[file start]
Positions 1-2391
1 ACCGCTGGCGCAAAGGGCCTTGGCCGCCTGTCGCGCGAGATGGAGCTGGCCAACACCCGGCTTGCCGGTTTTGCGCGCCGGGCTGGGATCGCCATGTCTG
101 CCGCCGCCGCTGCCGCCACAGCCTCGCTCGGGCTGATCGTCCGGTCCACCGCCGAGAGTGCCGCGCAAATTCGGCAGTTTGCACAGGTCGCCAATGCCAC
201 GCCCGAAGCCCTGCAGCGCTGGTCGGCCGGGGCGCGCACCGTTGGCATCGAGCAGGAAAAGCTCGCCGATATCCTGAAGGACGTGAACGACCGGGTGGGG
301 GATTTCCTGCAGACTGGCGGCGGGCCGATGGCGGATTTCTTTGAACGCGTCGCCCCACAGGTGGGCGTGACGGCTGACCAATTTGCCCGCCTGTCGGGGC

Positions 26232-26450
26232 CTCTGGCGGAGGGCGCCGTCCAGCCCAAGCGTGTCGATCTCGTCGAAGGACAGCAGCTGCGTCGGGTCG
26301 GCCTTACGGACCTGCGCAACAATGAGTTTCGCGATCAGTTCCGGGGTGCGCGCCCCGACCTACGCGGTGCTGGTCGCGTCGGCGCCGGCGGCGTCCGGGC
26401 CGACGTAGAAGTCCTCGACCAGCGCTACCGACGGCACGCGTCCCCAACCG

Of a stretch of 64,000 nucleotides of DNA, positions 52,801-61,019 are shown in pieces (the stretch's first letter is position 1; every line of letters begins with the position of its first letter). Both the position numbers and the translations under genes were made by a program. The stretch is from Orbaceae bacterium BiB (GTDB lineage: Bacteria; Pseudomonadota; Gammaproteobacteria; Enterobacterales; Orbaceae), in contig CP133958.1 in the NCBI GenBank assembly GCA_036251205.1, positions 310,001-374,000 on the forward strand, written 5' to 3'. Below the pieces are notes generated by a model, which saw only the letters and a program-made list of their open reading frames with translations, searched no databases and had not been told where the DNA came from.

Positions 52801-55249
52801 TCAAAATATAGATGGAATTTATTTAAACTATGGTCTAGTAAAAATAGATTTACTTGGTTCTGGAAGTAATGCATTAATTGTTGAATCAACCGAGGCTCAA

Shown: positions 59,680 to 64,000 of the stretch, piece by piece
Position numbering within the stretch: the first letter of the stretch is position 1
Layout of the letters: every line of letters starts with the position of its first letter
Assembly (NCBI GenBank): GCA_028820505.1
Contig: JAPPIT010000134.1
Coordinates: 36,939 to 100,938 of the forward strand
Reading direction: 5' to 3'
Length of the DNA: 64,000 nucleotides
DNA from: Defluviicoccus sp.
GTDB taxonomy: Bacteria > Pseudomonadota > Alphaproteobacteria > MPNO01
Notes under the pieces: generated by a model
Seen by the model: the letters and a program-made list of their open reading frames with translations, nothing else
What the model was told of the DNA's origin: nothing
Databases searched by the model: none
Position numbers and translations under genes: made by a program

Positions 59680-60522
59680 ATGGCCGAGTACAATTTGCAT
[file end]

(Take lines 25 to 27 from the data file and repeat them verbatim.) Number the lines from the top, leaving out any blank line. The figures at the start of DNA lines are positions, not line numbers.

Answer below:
What the model was told of the DNA's origin: nothing
Databases searched by the model: none
Position numbers and translations under genes: made by a program